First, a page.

Several temples are said to have been destroyed during Babur’s invasion of India, including the one built by Vikramaditya at Ayodhya. He argued that the region now known as India was under foreign occupation during the Mughal era, and Hindus were not allowed to exercise their religious rights. With the adoption of the Constitution of India, the mistakes of the Mughals are likely to be rectified. It was also argued that because the deity’s land was inalienable, the title of the 13th century bearing deities were still legally enforceable. The Faizabad Gazetteer of 1928 supports the claim that the ancient temple known as the Ram Janmabhum temple was destroyed by Babur in 1528, and a mosque was built in its place largely from the materials of the destroyed temple, including the Kasaut pillars. However, devotees continued to worship Lord Ram through symbols such as Charan and Sita Rasoi and an idol of Lord Ram in Ramchabutras enclosure. There never was and never could be a valid waqf. Despite occasional crimes by Muslim residents, it has been established that deities who act as carriers have rights of property and ownership. You don’t say pray in a mosque. Proceedings under sec 145, in which the gods of the plaintiff were not parties. The deities were in possession, and all claims of ownership against the deities were void by adverse possession. Suit 5 was necessary because the Deity was not a party to the previous suits. Furthermore, based on the perception that the existing cases were about the personal interests of the leading parties without protecting the independent needs and concerns of Lord Ram’s Deity, well and truly established in the proceedings of the European Court.
The court went back in time to understand the arguments of both sides. The court said that the current legal system would recognize all previous rights and obligations if previous courts recognized them in some way. Our constitution even recognizes the existence of previous convictions. The Constitution declares that all laws in force before the adoption of the Constitution will remain in force even after the adoption of the Constitution.
The court emphasized that the British administration recognized and helped the Hindu community. This relief was due to the installation of the deities of Lord Ram in 1873. The court then dealt with adverse possession. First, adverse possession refers to the idea that anyone without title to a piece of land can acquire it through continued possession. According to the European Court, any basis for adverse possession is a combination of law and fact rather than law alone.
Since the Muslim community did not provide evidence of possession of the disputed territory between 1528 and 1860, they did not meet the essential elements of negative possession and thus could not claim it. The court further cited the landmark judgment of Ismail Faruqui in which the Supreme Court ruled that mosques are not an integral part of the Islamic religion.
To continue the discussion on the principles of religious secularism, the court referred to another decision of the Supreme Court. It has been noted that Indian secularism is not limited to passive religious tolerance. It also includes active steps to ensure that all religions are treated equally. The court found that the rights of the Muslim community were grossly violated. They felt that the demolition of Babri Masjid was against the rule of law and that violation must be corrected by all possible means.
In addition, the court noted that the claim of the fifth action as to whether Deity itself is a legal entity was rejected. The court rejected that argument and noted that when such property receives the status of a legal entity, the disputed property ceases to be immovable property.
Regarding the third lawsuit filed by Nirmohi Akhara, the court noted that the previous judge’s decision never mentioned their rights to the disputed property. Nirmohi Akhara has not provided any evidence for its claim. Their claim about the Temple as Shebait was also rejected because they did not claim that Deity was impossible. As the action was brought in their name, it was related to their interests. In sum, their actions were barred by the expiration of the statute of limitations.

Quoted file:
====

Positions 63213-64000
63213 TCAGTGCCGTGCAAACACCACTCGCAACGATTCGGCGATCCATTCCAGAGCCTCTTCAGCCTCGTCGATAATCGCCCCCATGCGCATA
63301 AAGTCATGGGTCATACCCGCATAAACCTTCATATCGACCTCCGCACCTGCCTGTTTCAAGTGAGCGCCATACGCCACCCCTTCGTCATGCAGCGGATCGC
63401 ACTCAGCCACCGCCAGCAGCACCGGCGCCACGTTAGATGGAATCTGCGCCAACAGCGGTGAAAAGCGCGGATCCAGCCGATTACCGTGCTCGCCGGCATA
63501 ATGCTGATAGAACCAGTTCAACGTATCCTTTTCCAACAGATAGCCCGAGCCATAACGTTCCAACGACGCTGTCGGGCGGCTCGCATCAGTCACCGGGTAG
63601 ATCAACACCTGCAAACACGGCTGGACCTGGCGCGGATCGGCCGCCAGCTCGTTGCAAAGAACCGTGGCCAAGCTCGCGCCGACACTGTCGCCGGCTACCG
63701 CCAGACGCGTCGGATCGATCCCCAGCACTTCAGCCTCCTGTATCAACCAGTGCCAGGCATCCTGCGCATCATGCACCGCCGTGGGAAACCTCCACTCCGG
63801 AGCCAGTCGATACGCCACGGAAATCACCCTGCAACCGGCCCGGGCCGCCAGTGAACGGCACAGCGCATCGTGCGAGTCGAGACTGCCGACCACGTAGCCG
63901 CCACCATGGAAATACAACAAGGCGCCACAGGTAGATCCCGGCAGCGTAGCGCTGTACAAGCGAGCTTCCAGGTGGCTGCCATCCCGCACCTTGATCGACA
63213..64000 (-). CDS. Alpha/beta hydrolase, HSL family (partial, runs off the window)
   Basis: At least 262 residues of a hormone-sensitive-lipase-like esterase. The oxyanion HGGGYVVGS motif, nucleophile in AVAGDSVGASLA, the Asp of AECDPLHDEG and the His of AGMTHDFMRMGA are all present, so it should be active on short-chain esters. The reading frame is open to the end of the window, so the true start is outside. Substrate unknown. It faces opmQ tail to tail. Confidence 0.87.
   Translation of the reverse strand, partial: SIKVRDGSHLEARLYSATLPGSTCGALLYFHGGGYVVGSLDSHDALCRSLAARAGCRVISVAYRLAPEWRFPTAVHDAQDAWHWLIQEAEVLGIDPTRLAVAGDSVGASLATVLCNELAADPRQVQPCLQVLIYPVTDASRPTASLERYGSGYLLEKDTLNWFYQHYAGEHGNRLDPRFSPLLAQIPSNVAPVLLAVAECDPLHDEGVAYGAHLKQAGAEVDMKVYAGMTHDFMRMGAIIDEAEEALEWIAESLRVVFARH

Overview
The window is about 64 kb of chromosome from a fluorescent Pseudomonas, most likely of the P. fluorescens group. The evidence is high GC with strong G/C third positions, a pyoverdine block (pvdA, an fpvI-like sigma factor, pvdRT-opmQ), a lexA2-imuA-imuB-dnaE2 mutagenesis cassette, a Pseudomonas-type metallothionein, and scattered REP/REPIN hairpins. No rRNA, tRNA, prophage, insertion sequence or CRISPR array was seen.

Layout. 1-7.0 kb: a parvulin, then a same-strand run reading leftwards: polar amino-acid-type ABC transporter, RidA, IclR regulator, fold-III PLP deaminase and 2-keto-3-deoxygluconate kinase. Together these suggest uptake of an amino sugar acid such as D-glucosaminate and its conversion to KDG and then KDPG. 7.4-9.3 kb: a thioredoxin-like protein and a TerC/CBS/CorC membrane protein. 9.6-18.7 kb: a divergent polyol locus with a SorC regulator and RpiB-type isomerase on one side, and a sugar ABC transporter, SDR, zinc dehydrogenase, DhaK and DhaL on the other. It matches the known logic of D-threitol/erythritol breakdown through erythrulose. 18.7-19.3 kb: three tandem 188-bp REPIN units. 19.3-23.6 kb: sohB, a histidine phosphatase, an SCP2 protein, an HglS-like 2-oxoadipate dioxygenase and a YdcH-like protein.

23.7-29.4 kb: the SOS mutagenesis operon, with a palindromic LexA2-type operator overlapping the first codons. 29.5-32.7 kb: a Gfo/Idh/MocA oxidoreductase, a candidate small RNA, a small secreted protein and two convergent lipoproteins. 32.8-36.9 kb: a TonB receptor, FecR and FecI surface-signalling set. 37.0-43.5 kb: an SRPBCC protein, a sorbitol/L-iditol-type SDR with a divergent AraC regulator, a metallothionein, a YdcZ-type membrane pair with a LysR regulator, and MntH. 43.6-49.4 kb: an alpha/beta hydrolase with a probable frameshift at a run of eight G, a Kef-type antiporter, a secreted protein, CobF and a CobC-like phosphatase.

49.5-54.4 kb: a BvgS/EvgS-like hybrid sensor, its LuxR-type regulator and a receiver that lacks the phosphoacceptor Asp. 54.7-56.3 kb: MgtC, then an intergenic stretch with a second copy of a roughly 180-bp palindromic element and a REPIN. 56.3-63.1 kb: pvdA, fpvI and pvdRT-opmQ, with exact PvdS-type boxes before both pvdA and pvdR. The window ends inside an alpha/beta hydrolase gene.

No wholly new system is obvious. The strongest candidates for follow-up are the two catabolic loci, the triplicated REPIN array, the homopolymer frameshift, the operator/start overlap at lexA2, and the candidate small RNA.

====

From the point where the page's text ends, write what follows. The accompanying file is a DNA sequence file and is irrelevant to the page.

The belief of the Hindu community that the disputed area is the site of Ram Janam Bhoomi was proven by the evidence mentioned in the Supreme Court’s annexure. After receiving reports from the Archaeological Survey of India, the court continued its demands that the Babri Masjid was not built on empty land but a structure built in the 12th century. Despite many disturbances, the Hindu community also refused to accept the demarcation and continued to worship in the disputed area. As a result, the Hindus held this title when they instituted continuous and uninterrupted worship.
The court decided to give the disputed 2.77 acres of land to the Hindus and, at the same time, 5 acres of the mosque land to the Muslim community to uphold the secular commitment of our nation to its people and to compensate the Muslim community for the illegal destruction of the. Mosque
There comes a time when reconciliation and resolution outweigh the desire to eliminate injustice. Apparently, the Supreme Court has chosen the direction that best promotes social unity by allowing a temple to come up at the disputed site in Ayodhya through a government-mandated fund.
The court asked for reservation of a five-acre plot elsewhere in Ayodhya that could be used for a modern mosque to replace Muslim rights parties fired for unconstitutionally demolishing the century-old Babri Masjid. Clearly, there is more political reconciliation, moral compensation and less judgment to protect their religious rights.
With a divided political climate, the ultimate prize remains a source of concern for everyone for whom the solution lies in more than maintaining stability. Still, they agreed, the most welcome issue in the five-judge court’s 1,045-page decision. Because it sends the message that the judges fought with one eye to ensure a legal burial for a long dispute that started as a small dispute, developed into a political point of contention and was a festering body-politic wound for years. The fact that the case is effectively closed would greatly help all citizens who value justice.